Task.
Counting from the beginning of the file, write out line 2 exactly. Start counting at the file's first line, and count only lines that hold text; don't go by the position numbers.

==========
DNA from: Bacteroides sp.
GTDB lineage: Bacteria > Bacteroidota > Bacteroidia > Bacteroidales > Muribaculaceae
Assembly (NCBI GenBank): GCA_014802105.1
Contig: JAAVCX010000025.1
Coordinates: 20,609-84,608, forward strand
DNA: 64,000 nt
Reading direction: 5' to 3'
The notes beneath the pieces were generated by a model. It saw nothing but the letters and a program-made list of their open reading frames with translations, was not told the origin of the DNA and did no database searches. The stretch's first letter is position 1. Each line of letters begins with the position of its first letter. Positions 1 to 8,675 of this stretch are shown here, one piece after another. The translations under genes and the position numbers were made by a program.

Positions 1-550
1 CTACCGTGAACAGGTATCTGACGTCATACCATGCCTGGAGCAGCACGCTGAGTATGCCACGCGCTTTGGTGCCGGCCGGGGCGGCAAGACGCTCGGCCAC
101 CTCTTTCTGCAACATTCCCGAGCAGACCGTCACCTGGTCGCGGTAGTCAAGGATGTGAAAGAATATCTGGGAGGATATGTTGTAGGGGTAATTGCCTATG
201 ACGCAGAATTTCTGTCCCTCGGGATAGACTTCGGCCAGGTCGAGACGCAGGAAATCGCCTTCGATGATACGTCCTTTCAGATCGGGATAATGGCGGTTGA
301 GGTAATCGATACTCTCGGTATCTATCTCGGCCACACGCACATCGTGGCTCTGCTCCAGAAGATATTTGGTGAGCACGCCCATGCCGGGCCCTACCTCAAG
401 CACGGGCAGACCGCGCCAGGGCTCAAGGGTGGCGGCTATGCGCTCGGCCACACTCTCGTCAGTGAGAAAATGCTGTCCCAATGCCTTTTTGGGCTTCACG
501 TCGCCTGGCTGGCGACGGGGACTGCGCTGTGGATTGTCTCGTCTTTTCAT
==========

GTDB lineage: Bacteria > Bacteroidota > Bacteroidia > Bacteroidales > Muribaculaceae